Accountability is at the core of reaching a goal, and accountability requires measurement. If you can measure something, you can improve it. I achieved a lot of goals in 2016, and here is some background on implementing a measurement strategy and use it to make your goals happen.
Let’s do a hard accountability measurement example first that many of us all share-we want to spend more time with family. If you say you love your family and want to spend more time with them, you have set a goal. How do you make the claim that you are doing something about it and not just blowing hot air and making another fruitcake New Year’s resolution? Start with the measurement!
Get out your calendar and look at how often you saw them in 2016. Perhaps you saw them a total of 6 times, and all but one of those instances coincided with a holiday. That means your measurement showed that you had 5 holiday visits and 1 non-holiday visit. Remember, we aren’t measuring quality here-just quantity. To reach your spoken goal of spending more time with family, you need to visit them more than those 6 times. That means that future measurements include numbers that are larger than 5 and 1. Perhaps you could set a goal of 6 holidays and 3 non-holiday gatherings. From your measurement, you see a need to pick some holidays that you missed and add in a couple of non-holidays. The unspoken assumption here is that you will continue to repeat your previous behavior.
At the start of last year, I studied the outcomes from running and riding my bike. I knew I could do better but the causes for the low performances were a mystery. So, I got serious with my measuring. Here is what I committed to measuring:
- Body Fat-I was between 10 and 12%, and I knew that I needed to get to 8%, if not less.
- Power on the bike. Going “as hard as I can” didn’t give me a metric to say how hard was hard. Measurements shows that my sustainable power was 200 watts and change. I needed it to be in the 255 Watt window to get the sustained speeds that I wanted.
- My running cadence was 165 to 168 strides per minute. I needed to get to 180 to be more efficient.
- The difference between the speeds that I did my long runs at was not that much different. My easy days weren’t easy enough, and my hard days weren’t hard enough. I needed to learn how to go easier, as well as go harder.
To address body fat, I felt that most of my eating habits were healthy, but there was room for improvement. I committed to a monthly body fat measurement regimen with one of my Pilates instructors, Laura Pittman. I knew I was eating too many carbohydrates late I the day and needed to measure what happens when I eat less. I started eating more sweet potatoes instead of white potatoes, and I added more veggies. During my monthly body fat analysis, I watched my weight remain relatively constant, but my body fat went all the way down to 7% at the end of the racing year. It remains there. Success!
To address my low power, I incorporated more “hard” sessions that included repeated efforts above my best race efforts. These anaerobic efforts worked wonders to increase my power. My cycling speed is up 10%+, and I haven’t worked out any more than I did in 2015.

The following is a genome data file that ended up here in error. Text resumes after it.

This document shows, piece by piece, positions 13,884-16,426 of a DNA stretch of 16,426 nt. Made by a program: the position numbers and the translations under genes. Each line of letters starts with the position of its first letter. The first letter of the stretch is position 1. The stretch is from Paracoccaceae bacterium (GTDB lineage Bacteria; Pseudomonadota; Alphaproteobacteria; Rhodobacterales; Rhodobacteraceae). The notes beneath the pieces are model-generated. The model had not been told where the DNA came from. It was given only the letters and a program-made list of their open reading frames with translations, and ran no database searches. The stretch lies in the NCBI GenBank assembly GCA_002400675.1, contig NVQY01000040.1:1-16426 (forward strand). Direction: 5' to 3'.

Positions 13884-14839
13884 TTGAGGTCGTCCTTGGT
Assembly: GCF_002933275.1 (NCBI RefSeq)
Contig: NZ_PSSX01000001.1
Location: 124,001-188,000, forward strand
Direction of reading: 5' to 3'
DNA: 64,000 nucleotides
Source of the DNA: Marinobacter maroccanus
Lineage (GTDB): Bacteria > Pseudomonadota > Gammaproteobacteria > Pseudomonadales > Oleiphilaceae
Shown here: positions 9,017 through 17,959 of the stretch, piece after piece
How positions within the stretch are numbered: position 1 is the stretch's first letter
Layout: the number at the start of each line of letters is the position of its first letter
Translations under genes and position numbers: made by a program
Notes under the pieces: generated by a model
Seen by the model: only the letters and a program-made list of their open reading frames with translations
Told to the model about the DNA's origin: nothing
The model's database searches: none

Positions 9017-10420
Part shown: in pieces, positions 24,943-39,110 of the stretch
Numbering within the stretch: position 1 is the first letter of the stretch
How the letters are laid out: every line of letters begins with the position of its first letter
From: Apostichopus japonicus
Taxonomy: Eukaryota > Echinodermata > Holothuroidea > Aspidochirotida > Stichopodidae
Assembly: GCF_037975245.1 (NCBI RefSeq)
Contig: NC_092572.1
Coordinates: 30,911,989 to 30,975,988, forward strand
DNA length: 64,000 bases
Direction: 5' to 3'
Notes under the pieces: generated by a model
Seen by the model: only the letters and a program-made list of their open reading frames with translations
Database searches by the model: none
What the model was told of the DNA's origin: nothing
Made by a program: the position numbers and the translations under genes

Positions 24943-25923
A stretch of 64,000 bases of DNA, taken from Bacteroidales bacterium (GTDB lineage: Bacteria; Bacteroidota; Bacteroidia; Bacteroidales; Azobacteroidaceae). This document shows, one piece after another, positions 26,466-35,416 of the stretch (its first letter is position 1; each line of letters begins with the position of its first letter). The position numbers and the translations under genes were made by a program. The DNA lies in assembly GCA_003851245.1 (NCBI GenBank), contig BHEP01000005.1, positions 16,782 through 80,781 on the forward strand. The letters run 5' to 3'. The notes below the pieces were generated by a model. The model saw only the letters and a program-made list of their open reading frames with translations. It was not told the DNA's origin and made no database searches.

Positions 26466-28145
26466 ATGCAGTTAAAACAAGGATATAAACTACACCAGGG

My running still has room to grow. My long runs are nearly all on trails, so I run slower. I have started doing intervals but that aren’t frequent enough or fast enough to result in much of a difference. To address this, my first 4 events of 2017 are all running events, forcing me to prioritize running ahead of cycling until the end of March. This makes me put more runs on the schedule.
Every Sunday, I review outputs from these tools and adjusted workouts.
I implemented a plan to address these-details of this would be an overwhelmingly long blog. Suffice it to say that without the help of my family and business, this plan would have failed. Here are the 2016 results:
- I had two first place overall wins last year: one duathlon and one Ultra-Marathon. That causes me to shake my head in disbelief, and, in one instance, cry. Beating everyone else in an endurance competition when I am 51 years old breaks nearly all molds people have of what the aging process is.
- I did better than ever both at Duathlon Nationals in Bend (9th place in my age category) and at Duathlon Worlds in Switzerland (10th in my age and 91 out of 241 overall). Despite aging, I am getting faster in both disciplines.
- I finished the competition season at 7% body fat
- I didn’t get injured. I could have put this first, as it is a precursor to success with everything else. What this means is that I didn’t get any overuse injuries or range of motion injuries associated with not being aware of your body’s limits. Had I been in a car accident or the like, I would still be making this claim.
- Giving-it-away points were higher than expected. Giving-it-away points are earned each time my wife and I share our knowledge of fitness and nutrition. I helped a couple of athletes out as well as taught two of our classes.
The items up there that I controlled are the 3rd and 4th ones. The first two I didn’t control-I have no input as to who else shows up on race day. However, I know that 1 and 2 would not have happened without 3 and 4 happening.
Accountability requires that I do this process again, starting now. There were things that didn’t go right in 2016 that I need to address in 2017. My goals remain the same: run faster, ride faster and longer, avoid preventable injury and eat better. The obstacles I hit were associated with inconsistent efforts to get there. My strategies all revolve around avoiding inconsistency.
In those moments when you get honest and observe that your results don’t meet your goals, don’t take the “let’s try harder” strategy. That doesn’t work. Start with measuring your efforts and keep doing it. You need the feedback provided by measurement to see if your efforts are working.